Three in five Brits admit using their mobile phones to get out of awkward social situations

In a typical year, mobile phones will save the average user from 187 socially-difficult circumstances

Grant Bailey
Thursday 21 December 2017 12:21
Comments
We should always be self-critical about what we mean when we talk about using some technology ‘for good’ (Re
We should always be self-critical about what we mean when we talk about using some technology ‘for good’ (Re

Millions of Britons are using their smartphones as a way to avoid awkward situations, a study found.

According to research three in five blushing mobile users have attempted to disappear behind a device when an embarrassing situation has arisen.

It also emerged in a typical year mobile phones will save the average user from 187 socially-difficult circumstances.

That tots up to more than 12 hours a year where our phones are used as embarrassment buffers.

Greg Tatton-Brown from Online Casino Casumo.com, which commissioned the study, said: "Our mobile phones are more than an organisational tool or an enhancer to our social lives. We also reach out for them when in need of some online entertainment or distraction.

"More than ever our devices provide us with a barrier from the real world when we need it.

"As well as occupying us when we are bored or keeping us connected to one another, our phones offer us a world to escape into – or at least provide us with a reasonable excuse to duck out of tough social situations."

Britons are most likely to reach for their phones while riding public transport to avoid eye contact with other commuters, and 17 per cent will make it clear they are on their phone when riding in a taxi so the driver won’t try to strike up a conversation.

Thirty four per cent will feel the temptation to lower their eyes to their phone when riding a crowded lift to break the tension, and a fifth check their notifications while patiently waiting to use a public toilet.

Three in five smartphone users would consider breaking out their mobile in the middle of a heated argument in order to take a breather from the situation, and one in two would resort to a scroll if a first date wasn’t going quite as planned.

For two in five anxious people checking their phone is the first thing they’d do to sidestep awkwardness.

When instinctively searching for a way to avoid an uncomfortable situation, people are most likely to default to checking their emails, followed by their text messages and Facebook notifications.

One in seven will fire up a mobile game to look busy and 15 per cent will open their web browser, even if they can’t think of anything to search.

Failing that nearly a third opt for staring blankly into the middle distance to pretend the whole state of affairs isn’t happening at all, and a quarter look down at their feet.

Twenty seven per cent of particularly antisocial mobile users have worn their mobile’s earphones – even when music wasn’t playing – in order to dissuade people from interacting with them.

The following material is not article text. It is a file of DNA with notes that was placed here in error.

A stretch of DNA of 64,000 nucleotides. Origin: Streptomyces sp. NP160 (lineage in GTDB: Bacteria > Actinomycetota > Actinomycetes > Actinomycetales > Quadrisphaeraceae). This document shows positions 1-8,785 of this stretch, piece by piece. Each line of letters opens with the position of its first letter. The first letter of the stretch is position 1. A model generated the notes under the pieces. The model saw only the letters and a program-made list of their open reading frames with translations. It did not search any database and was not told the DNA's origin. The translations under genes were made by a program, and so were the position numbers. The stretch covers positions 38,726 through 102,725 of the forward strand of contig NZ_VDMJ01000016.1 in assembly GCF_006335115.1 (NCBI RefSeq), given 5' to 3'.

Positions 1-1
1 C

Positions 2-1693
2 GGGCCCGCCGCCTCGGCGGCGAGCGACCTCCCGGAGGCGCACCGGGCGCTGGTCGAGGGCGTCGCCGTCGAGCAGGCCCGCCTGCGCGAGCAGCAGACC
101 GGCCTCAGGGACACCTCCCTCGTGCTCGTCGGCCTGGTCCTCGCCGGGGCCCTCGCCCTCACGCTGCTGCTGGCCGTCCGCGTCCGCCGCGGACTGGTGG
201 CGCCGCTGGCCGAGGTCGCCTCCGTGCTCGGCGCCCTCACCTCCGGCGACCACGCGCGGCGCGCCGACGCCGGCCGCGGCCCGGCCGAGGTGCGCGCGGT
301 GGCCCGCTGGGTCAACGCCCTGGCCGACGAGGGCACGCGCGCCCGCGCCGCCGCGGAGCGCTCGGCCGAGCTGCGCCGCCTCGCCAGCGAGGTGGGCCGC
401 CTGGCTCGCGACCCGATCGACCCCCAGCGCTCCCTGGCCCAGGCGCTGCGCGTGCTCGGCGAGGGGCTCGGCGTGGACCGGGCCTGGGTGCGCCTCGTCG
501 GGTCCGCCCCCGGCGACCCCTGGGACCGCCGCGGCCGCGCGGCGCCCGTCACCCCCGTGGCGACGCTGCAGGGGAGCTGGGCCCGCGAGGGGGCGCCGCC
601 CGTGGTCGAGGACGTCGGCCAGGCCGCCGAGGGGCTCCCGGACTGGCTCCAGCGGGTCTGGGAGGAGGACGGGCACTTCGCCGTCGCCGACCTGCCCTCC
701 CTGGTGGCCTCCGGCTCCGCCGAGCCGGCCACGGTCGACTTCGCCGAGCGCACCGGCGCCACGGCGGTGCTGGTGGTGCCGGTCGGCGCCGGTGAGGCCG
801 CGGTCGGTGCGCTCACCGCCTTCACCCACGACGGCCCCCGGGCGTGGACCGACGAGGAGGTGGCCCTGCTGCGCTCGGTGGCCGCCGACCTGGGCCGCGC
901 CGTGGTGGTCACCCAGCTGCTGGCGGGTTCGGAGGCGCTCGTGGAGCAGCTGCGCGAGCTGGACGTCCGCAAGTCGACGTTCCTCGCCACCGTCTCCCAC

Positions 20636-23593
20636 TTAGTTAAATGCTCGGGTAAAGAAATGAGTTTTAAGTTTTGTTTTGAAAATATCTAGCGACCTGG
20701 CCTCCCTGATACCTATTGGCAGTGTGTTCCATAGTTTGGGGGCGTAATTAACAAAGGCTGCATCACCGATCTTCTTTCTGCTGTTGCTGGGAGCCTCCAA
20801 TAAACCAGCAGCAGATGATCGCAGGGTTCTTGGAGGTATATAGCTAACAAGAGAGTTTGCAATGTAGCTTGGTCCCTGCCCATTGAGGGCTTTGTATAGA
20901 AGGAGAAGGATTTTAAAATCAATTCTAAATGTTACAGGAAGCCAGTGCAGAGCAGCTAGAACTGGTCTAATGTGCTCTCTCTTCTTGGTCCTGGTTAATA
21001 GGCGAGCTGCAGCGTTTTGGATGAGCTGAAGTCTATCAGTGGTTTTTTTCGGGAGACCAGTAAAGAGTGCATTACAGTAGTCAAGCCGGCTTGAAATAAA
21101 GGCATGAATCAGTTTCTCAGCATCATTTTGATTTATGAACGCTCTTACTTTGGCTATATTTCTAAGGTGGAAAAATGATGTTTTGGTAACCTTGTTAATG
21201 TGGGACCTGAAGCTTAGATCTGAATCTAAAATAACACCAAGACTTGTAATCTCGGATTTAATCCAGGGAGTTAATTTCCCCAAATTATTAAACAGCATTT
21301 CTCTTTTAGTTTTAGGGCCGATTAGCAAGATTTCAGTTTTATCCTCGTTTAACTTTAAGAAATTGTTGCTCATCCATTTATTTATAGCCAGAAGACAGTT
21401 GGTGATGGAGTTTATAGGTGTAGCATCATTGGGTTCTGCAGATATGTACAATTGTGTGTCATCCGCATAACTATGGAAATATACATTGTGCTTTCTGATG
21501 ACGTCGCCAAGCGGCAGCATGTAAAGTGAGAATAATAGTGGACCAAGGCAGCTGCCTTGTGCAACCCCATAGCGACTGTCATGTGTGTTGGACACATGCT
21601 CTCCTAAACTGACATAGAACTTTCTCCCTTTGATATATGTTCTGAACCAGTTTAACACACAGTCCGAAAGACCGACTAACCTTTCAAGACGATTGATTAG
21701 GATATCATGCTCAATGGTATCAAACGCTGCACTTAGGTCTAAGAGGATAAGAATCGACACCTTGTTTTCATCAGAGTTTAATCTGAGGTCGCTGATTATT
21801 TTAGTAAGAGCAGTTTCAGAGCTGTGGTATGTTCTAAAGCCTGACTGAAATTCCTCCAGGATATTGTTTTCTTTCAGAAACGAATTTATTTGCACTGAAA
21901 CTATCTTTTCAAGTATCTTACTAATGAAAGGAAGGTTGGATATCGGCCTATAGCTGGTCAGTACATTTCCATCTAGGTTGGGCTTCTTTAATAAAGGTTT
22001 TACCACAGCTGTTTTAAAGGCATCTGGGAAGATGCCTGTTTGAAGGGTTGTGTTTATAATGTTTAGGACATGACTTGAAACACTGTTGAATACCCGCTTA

And one in four have pretended to check their phone when the device was turned off or out of battery.

To up the cringe factor another notch, almost one in seven have been called out on their mobile-gazing behaviour by the person they were trying to avoid.

Almost nine in 10 Britons think the ubiquity of mobile phones has led to a decrease in face to face social interaction, and seven in 10 think we have become too dependent on our phones as a crutch in social situations.

SWNS

Register for free to continue reading

Registration is a free and easy way to support our truly independent journalism

By registering, you will also enjoy limited access to Premium articles, exclusive newsletters, commenting, and virtual events with our leading journalists

Please enter a valid email
Please enter a valid email
Must be at least 6 characters, include an upper and lower case character and a number
Must be at least 6 characters, include an upper and lower case character and a number
Must be at least 6 characters, include an upper and lower case character and a number
Please enter your first name
Special characters aren’t allowed
Please enter a name between 1 and 40 characters
Please enter your last name
Special characters aren’t allowed
Please enter a name between 1 and 40 characters
You must be over 18 years old to register
You must be over 18 years old to register
Opt-out-policy
You can opt-out at any time by signing in to your account to manage your preferences. Each email has a link to unsubscribe.

By clicking ‘Create my account’ you confirm that your data has been entered correctly and you have read and agree to our Terms of use, Cookie policy and Privacy notice.

This site is protected by reCAPTCHA and the Google Privacy policy and Terms of service apply.

Already have an account? sign in

By clicking ‘Register’ you confirm that your data has been entered correctly and you have read and agree to our Terms of use, Cookie policy and Privacy notice.

This site is protected by reCAPTCHA and the Google Privacy policy and Terms of service apply.

Register for free to continue reading

Registration is a free and easy way to support our truly independent journalism

By registering, you will also enjoy limited access to Premium articles, exclusive newsletters, commenting, and virtual events with our leading journalists

Already have an account? sign in

By clicking ‘Register’ you confirm that your data has been entered correctly and you have read and agree to our Terms of use, Cookie policy and Privacy notice.

This site is protected by reCAPTCHA and the Google Privacy policy and Terms of service apply.

Join our new commenting forum

Join thought-provoking conversations, follow other Independent readers and see their replies

Comments

Thank you for registering

Please refresh the page or navigate to another page on the site to be automatically logged inPlease refresh your browser to be logged in